Five tips for a quality dissertation

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dissertation, university, student life, Alex Veeneman, Kettle Mag
Image: Sean MacEntee/Flickr
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The dissertation reflects an interesting point in one’s time at university. It is a symbolic representation of the end – the culmination of your degree reflected by a plethora of research and references, ready to be typed into a document, then bound, all to submit.

It also can be the most stressful, trying to cram it all in and to make the deadline. For a short period of time, all night sessions become the norm, while the library becomes your instant best friend.

Preparing and thinking about future dissertations come amidst lingering concerns of students using essay mill sites and paying for essays. There are several risks when it comes to it, notably the risk of failing the degree if one is caught cheating.

 

 

With all of this in mind, it has become important more than ever to submit something that is focused on quality, not quantity. Here are five tips to consider when doing so.

Start your research early

Think about a topic or two that you might want to do your dissertation on and do some informal research. Try and stay on top of the subject and save any reading you come across. The research at this stage may not be much at first, but it can help you get a sense of what topic you would want to do.

Consider a niche topic

There are a lot of interesting areas that can be examined, irrespective of what you study. They come with questions, some that have been answered that warrant further examination, some that aren’t.

Ponder an area in the overall topic that you’re considering that requires further examination. When you have an idea of what topic you want to do, talk to your tutor as early as possible to try to get it set.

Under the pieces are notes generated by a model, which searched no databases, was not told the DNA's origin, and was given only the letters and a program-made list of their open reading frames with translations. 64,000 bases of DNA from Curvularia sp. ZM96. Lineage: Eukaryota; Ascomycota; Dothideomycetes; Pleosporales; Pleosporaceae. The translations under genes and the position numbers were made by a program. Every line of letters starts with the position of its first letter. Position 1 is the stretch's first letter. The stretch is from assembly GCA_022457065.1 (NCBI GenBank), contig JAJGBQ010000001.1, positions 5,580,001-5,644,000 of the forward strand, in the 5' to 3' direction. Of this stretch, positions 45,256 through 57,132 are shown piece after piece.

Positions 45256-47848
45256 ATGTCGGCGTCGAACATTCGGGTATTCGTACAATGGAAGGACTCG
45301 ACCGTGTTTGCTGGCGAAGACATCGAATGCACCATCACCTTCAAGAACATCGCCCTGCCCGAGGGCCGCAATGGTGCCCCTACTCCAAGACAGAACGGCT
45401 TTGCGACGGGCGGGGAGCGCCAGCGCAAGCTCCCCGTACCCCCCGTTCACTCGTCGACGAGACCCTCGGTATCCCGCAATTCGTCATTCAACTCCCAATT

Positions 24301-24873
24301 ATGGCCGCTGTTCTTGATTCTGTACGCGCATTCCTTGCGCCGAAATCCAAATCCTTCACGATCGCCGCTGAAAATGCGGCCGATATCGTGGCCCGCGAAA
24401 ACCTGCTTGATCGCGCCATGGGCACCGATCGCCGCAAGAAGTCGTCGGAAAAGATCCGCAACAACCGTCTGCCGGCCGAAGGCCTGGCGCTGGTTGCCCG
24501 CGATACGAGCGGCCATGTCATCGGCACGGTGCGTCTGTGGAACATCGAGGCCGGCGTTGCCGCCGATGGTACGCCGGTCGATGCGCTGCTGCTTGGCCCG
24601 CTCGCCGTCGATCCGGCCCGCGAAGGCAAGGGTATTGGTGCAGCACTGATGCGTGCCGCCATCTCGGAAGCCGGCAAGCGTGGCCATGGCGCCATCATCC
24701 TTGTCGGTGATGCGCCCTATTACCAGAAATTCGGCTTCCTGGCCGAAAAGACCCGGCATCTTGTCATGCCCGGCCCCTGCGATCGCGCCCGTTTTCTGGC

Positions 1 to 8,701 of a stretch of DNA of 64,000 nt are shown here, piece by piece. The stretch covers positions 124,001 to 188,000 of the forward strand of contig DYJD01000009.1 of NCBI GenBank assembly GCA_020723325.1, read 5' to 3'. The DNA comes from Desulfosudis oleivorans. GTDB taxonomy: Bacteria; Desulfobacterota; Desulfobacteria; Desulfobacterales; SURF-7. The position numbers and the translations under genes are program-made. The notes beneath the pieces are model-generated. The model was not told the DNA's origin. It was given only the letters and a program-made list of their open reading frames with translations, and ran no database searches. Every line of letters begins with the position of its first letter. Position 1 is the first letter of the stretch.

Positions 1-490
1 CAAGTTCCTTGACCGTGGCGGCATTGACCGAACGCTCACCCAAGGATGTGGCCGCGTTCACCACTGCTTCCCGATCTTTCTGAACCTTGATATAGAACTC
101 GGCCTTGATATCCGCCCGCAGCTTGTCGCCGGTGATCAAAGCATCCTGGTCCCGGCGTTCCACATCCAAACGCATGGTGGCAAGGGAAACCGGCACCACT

Do formal research each day

Whether it is an interview with someone, an article you read in a newspaper or online or in a reference journal, make a note of it. Create a folder in your email or a Google doc with a list of what you saw and when. That will make the references pages easier to write when it comes time to put the final document together.

Seek perspective

If in doubt, ask. If you stumble upon something uncertain, ask your tutor about it. Don’t wait until required meetings or towards the end when you’re putting it all together. Stay in contact with your tutor so any problems that come up can be resolved in a quick and timely manner.

Have it peer reviewed

When you have it just about done, have someone peer review it. You can have a group of your mates review sections of it in order to break it up. The perspective from them can help you in the final stages of producing a quality piece of academia.

With these five tips in mind, you can be on your way to creating a quality dissertation – a dissertation that is a worthy academic document, and a guarantee that you won’t fail your degree.

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I'm one of Kettle's Managing Editors, as well as a contributing writer for the site.

I write about British media and journalism, as well as on current affairs and culture. I am also interested in the future of radio in the UK, particularly the role of the BBC and public service broadcasting.

I have been contributing and editing for Kettle since April 2012.

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